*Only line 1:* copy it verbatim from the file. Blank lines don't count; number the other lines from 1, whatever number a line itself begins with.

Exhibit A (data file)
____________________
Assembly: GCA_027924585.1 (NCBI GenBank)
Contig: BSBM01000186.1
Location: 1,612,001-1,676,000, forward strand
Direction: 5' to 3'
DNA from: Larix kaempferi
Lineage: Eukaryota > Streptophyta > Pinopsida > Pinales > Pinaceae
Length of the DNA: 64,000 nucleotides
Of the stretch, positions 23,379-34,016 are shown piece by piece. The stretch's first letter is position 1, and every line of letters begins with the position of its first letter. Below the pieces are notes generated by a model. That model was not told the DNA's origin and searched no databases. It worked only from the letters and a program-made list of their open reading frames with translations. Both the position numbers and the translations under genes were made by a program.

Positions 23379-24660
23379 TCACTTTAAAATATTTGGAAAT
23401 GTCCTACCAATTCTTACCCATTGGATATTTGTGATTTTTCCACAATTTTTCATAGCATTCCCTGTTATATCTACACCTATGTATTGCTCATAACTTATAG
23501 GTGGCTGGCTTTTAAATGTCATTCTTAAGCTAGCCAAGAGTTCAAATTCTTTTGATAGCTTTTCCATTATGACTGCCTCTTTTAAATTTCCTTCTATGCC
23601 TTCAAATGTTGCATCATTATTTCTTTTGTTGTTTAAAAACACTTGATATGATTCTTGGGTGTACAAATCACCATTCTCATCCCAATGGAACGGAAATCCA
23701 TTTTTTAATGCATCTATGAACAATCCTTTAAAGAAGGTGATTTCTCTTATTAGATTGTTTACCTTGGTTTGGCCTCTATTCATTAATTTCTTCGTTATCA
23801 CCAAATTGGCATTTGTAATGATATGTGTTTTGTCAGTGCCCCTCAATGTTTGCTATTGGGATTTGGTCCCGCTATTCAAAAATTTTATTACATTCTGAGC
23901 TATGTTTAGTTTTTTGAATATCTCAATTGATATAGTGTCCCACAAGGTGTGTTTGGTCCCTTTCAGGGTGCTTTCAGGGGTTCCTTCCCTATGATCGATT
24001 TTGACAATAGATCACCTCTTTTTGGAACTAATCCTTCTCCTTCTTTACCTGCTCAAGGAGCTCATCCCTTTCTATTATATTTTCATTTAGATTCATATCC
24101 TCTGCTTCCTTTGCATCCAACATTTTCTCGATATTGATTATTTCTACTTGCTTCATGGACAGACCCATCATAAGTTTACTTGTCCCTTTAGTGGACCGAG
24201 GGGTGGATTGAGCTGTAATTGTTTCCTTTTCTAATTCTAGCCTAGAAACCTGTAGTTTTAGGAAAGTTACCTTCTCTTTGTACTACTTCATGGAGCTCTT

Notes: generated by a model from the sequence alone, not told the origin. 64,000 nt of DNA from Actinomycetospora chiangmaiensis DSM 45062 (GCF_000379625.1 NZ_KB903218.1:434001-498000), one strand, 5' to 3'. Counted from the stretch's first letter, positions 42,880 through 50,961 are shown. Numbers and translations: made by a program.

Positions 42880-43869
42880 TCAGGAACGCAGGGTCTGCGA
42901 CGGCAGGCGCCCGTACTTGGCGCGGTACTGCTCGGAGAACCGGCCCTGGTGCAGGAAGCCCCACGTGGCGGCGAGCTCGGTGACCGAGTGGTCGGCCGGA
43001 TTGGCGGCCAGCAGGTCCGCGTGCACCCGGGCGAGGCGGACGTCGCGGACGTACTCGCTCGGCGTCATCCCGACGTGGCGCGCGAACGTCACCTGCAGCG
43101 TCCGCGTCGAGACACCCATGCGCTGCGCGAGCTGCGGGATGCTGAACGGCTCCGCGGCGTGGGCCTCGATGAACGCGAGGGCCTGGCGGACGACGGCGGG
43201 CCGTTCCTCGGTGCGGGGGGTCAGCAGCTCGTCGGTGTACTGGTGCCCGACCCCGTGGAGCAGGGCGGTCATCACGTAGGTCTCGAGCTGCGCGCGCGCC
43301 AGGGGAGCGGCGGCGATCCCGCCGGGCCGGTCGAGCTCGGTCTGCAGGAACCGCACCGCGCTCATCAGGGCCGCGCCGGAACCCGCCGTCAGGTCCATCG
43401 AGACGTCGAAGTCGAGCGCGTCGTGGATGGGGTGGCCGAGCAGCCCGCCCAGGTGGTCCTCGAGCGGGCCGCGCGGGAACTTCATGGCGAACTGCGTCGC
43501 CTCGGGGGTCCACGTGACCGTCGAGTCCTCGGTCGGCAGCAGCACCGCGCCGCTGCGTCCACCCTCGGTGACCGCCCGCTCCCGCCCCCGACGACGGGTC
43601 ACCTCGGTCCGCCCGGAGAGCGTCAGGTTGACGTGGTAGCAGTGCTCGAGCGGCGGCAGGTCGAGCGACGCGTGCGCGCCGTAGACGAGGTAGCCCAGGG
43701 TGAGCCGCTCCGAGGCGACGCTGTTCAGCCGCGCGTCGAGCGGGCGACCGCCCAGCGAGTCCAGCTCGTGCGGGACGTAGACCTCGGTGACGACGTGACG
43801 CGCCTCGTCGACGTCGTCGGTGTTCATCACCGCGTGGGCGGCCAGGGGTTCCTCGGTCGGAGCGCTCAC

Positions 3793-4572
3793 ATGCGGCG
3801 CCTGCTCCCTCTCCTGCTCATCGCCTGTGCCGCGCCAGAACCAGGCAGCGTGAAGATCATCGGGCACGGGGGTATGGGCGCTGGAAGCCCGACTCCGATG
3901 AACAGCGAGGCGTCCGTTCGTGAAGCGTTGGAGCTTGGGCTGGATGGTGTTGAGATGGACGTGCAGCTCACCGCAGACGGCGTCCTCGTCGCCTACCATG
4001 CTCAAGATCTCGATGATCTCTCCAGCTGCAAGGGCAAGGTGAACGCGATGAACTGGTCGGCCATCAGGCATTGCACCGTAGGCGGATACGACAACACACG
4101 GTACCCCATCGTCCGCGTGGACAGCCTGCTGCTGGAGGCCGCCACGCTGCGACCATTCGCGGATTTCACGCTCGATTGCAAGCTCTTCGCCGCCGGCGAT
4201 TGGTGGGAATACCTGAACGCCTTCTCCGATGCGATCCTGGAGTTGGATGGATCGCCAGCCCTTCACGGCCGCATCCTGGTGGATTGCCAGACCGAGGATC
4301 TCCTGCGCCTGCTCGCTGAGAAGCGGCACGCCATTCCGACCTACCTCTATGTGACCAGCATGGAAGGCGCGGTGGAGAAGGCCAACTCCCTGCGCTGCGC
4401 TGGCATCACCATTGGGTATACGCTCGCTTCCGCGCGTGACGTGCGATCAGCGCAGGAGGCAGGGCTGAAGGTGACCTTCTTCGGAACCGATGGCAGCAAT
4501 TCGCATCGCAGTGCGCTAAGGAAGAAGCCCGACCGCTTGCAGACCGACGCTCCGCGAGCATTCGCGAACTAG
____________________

Assembly: GCA_027924585.1 (NCBI GenBank)